Playing most of his career in the pre-Negro Leagues era, Pete Hill emerged from the backwoods of Culpeper County, Va., to become one of the most feared line-drive hitters in the game. His baseball years run roughly from 1889 to the mid-1920s and involve some of the pioneer programs of African-American baseball.
Hill was considered to be a premier center fielder with a rocket arm and excellent glove. His talents also extended to the batter’s box, where he was a consistent line-drive hitter with outstanding speed on the base paths.
One quote from the book "Shades of Glory: The Negro Leagues and the Story of African-American Baseball" describes Hill as a “restless type, always in motion, jumping back and forth, trying to draw a throw from the pitcher.”
Baseball historian Jim Riley has said that if an all-star outfield was created from the pre-1920 era, it would include Ty Cobb, Tris Speaker and Pete Hill. The Chicago Defender supports this, as noted from an article in 1910: Hill can “do anything a white player can do. He can hit, run, throw and is what is termed a wise, heady ballplayer.”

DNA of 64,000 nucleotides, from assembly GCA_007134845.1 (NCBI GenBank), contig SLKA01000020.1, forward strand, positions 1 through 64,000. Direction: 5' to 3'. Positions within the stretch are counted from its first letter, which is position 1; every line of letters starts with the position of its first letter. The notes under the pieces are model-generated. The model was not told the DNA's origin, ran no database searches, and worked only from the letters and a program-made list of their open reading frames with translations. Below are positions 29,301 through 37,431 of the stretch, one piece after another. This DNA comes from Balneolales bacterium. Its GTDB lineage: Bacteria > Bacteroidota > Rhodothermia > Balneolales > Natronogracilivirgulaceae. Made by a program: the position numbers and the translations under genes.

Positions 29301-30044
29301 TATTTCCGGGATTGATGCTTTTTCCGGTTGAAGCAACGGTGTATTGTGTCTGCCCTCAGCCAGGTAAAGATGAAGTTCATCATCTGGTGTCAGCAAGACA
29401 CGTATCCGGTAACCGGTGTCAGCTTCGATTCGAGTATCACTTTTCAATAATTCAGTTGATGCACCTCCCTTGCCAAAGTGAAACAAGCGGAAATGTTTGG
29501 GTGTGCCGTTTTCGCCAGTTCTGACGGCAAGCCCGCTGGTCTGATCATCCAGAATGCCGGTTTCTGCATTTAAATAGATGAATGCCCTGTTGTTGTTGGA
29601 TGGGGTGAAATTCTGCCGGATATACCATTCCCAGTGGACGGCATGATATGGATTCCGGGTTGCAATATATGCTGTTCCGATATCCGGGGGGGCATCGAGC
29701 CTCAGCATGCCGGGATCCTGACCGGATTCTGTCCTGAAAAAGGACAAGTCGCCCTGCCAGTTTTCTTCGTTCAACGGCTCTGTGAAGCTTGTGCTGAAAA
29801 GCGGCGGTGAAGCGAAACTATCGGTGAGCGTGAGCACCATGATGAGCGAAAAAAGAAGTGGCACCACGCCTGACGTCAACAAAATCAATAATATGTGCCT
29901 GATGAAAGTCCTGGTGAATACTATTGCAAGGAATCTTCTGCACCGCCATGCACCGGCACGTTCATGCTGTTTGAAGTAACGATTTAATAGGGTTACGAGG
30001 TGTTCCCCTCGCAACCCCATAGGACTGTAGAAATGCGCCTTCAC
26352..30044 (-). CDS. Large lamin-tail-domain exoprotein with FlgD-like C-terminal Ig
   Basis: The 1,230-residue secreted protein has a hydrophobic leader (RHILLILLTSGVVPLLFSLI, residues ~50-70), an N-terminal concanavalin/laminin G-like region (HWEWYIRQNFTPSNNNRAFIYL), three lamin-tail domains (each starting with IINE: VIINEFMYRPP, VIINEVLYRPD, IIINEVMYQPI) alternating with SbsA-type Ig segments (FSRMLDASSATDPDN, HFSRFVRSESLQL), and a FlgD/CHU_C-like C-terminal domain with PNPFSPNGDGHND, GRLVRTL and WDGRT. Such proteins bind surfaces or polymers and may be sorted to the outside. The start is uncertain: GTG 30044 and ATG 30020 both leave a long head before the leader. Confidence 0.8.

Hill played for some legendary teams, including the Pittsburgh Keystones, Cuban X Giants, Philadelphia Giants, Leland Giants and the Chicago American Giants. His knowledge of the game was also noted as his closed his career by serving as the player-manager for the Detroit Stars, Milwaukee Bears and the Baltimore Black Sox.
After retiring from baseball and moving to Buffalo, he also helped form the Buffalo Red Caps. There was no part of the game in which he not involved.
In 1944, future Hall of Famer Cumberland Posey selected Pete Hill to his All-Time All-Star team and referred to Hill as “the most consistent hitter of his lifetime.”
“A lot of people forget about the baseball players who were pioneers of the game. They’re forgotten like they never existed, but they were part of American history,” say Hill’s great nephew Ron Hill, “How can you talk about baseball without talking about Pete Hill?”
As for his final legacy, perhaps the Chicago Defender summed it up best in 1951 when sportswriter Fay Young said that Hill “helped put Negro baseball on the map.”
Hill passed away on Nov. 19, 1951. He was elected to the Hall of Fame in 2006.